A business rules engine separates business logic from your mission-critical applications in order to gain agility and improve operational performance.
A BRE platform should support a variety of rule types, so that business rule creators aren’t left trying to fit square pegs into round holes. Rule types include:
A business rules engine empowers business users to create and manage business rules with minimal involvement from IT. It should complement your business workflow, integrate seamlessly with your existing IT assets, and scale for performance.
Best in class rules engines have the following characteristics:
Usability: Ensure it puts business users firmly in charge of creating and managing business rules, for maximum agility. Usability features include:
Power: Provides support for a wide range of rule types, including process rules that automate workflow management, decisioning rules of all types, declarative rules that compute values based on detected changes in other related property values, transformation rules that appropriately transform data as it passes across heterogeneous systems, and integration rules that determine the right system to invoke for each situation. It is also imperative that rules can call other rules. For example, a user leveraging a declarative rule in a decision table or tree.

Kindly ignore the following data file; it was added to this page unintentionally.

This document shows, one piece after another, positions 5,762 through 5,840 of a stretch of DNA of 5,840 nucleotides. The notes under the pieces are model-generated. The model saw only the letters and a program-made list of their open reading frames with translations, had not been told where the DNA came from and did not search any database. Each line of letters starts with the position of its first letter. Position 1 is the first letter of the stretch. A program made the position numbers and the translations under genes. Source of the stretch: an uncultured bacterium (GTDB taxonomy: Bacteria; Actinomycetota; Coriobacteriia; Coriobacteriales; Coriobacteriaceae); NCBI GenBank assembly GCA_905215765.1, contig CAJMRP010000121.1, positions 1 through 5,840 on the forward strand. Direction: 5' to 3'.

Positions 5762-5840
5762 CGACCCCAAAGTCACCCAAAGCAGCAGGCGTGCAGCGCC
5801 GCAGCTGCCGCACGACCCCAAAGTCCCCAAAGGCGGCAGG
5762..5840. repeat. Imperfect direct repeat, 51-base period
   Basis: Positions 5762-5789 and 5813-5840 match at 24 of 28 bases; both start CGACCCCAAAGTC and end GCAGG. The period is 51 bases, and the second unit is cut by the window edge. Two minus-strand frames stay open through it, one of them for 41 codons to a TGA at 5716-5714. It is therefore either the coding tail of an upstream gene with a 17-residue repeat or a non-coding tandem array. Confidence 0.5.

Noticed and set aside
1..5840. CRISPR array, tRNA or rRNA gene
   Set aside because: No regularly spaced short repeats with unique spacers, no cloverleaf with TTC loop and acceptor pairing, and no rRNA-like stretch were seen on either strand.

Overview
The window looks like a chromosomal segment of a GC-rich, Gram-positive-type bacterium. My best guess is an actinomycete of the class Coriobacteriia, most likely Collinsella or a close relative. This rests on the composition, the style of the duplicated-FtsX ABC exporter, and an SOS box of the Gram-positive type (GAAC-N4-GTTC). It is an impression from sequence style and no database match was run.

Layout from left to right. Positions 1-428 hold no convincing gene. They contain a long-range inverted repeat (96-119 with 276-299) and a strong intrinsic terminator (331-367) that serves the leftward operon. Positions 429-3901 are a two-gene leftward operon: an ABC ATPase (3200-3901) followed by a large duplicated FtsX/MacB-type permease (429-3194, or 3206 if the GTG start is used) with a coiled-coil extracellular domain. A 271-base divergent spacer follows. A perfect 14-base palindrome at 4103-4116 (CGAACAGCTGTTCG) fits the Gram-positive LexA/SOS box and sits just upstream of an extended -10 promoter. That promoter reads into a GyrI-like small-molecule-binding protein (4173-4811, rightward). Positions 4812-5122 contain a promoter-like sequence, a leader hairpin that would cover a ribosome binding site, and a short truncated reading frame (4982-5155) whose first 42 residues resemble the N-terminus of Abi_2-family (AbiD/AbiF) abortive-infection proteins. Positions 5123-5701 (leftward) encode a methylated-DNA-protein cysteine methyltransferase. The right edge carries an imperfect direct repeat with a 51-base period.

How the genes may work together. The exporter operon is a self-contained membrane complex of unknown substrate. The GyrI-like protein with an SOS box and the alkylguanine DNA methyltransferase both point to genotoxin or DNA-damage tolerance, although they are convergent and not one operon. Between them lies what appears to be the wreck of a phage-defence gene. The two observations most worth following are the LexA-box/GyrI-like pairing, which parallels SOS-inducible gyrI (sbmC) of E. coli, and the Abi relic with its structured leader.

Scalability: Ensure that the rules engine has distributed application nodes that can share a common rules database, for optimum scalability. Ideally the system employs an open Java and XML architecture, and can run any major operating system in conjunction with any major application server.
BRE solutions should all be compliant with the latest SOA, Web Services and other Architecture trends such as Open Source.
What it Includes
Business Rules Engine should include:
What it Does not Include
Does not include features and requirements that are contained in other components such as:
Applicable Standards and Documents